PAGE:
Rice Says Russia Has Taken a 'Dark Turn'
Friday, September 19, 2008
Secretary of State Condoleezza Rice stepped up U.S. criticism of Russia yesterday, saying its military action against neighboring Georgia last month failed to achieve Moscow's objectives and has put Russia on a path to "self-imposed isolation and international irrelevance."
In a speech, Rice said the United States and Europe must stand up to what she described as Russia's bullying behavior, and she railed against "anachronistic Russian displays of military power" in Latin America. She referred to the arrival of two Russian strategic bombers in Venezuela last week for training flights at the invitation of Venezuela's anti-American president, Hugo Chávez.
But Rice said the United States will not let differences with Russia's government "obstruct a deepening relationship between the American and Russian people" and will continue to "support all Russians who want a future of liberty."
The State Department billed Rice's speech as an important statement on relations with Russia, though with the Bush administration in its waning months, there was little new policy outlined in it. An expert on Soviet and Eastern European militaries, Rice nonetheless has been criticized for her handling of U.S. policy toward Russia over the past eight years. The speech seemed intended to leave behind the administration's assessment of U.S.-Russian relations -- and to serve as a warning to Moscow that the ball was now in its court.
Rice emphatically rejected the idea that the United States and Russia are engaged in a new Cold War. And she sought to explain how Russia has evolved since the 1990s by noting that after the fall of the Soviet Union, many Russians "experienced a sense of dishonor and dislocation that we in the West did not fully appreciate."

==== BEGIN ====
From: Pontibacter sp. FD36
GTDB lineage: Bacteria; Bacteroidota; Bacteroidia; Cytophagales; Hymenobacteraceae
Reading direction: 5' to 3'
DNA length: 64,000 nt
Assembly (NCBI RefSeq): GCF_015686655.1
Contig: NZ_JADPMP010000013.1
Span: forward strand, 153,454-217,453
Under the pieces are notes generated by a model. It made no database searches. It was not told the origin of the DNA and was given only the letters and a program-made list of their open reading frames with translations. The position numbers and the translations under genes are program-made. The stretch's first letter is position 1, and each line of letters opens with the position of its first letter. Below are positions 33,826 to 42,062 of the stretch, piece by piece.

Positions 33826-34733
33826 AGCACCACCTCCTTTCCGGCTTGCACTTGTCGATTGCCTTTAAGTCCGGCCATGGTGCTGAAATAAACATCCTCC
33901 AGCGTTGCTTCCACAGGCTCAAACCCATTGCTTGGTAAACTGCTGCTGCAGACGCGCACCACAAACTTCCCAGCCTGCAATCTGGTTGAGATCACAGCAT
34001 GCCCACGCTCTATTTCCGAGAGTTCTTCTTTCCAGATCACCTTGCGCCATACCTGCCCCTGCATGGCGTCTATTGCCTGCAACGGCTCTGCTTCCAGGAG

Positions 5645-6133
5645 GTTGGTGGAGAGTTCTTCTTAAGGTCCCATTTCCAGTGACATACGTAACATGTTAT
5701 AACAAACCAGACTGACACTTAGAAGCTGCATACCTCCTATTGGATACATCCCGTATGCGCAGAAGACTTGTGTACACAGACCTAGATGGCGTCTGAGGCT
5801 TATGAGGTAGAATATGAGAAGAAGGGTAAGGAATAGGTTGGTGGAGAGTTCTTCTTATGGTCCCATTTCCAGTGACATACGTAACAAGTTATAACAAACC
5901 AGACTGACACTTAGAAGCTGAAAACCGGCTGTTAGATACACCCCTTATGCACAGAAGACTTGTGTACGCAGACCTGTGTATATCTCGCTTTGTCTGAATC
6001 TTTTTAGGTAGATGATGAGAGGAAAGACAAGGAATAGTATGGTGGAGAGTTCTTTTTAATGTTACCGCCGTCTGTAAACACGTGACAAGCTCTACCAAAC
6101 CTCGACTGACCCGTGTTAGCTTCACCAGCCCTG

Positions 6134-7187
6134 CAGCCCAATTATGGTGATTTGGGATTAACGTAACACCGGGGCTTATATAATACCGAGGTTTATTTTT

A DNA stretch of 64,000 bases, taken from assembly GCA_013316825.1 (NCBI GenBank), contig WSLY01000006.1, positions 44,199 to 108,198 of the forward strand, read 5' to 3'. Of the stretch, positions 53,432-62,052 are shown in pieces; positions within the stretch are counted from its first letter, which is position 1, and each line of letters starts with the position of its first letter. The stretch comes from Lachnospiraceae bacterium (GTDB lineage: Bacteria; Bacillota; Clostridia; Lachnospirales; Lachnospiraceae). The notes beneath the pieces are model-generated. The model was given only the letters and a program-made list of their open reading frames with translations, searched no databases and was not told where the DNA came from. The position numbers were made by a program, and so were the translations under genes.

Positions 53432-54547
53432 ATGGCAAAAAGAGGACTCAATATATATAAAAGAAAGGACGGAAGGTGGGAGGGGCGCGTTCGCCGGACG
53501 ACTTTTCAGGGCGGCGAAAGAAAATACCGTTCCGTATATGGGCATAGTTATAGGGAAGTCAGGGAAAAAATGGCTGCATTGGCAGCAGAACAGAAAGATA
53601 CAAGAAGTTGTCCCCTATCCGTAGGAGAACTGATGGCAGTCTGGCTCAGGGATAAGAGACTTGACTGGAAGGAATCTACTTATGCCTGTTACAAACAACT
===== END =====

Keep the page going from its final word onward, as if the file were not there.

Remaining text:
But "an acute sense of shame" over Russia's diminished status in the 1990s "does not excuse Russian behavior" today, Rice said.
"What has become clear is that the legitimate goal of rebuilding the Russian state has taken a dark turn," she said, citing a rollback of personal freedoms, pervasive corruption and a "paranoid, aggressive impulse" to view neighboring new democracies as threats.
Speaking before a gathering of the German Marshall Fund in Washington, Rice vowed that the United States and Europe "will resist any Russian attempt to consign sovereign nations and free peoples to some archaic 'sphere of influence' " and "will not allow Russia to wield a veto over the future of our Euro-Atlantic community."
The secretary's remarks represented an intensification of the criticism Washington has leveled at Russia since early August, when Russian troops went into Georgia in what Moscow said was a response to Georgian attacks on Russian-backed rebels in the breakaway province of South Ossetia. Georgia charged that the Russian action amounted to an invasion aimed at toppling the government of President Mikheil Saakashvili.
The United States and European allies denounced Russia's move, saying its assault went far beyond anything needed to protect Russian peacekeeping troops in South Ossetia and another breakaway province, Abkhazia. Russia later officially recognized the two provinces as independent states, a move so far joined only by the government of Nicaragua and the Palestinian militant group Hamas.
According to Rice, Russia's actions "fit into a worsening pattern of behavior over several years." She mentioned, among other grievances, Russia's "intimidation" of neighboring states, its use of its oil and gas resources as "a political weapon" and its arms sales to "states and groups that threaten international security."
The emerging picture, Rice said, "is that of a Russia increasingly authoritarian at home and aggressive abroad."
Russia's invasion of Georgia has not achieved any "enduring strategic objective," she said. The U.S. goal now "is to make it clear to Russia's leaders that their choices are putting Russia on a one-way path to self-imposed isolation and international irrelevance."
Following its actions in Georgia, "Russia's international standing is worse than at any time since 1991," Rice said.
Staff writer Glenn Kessler contributed to this report.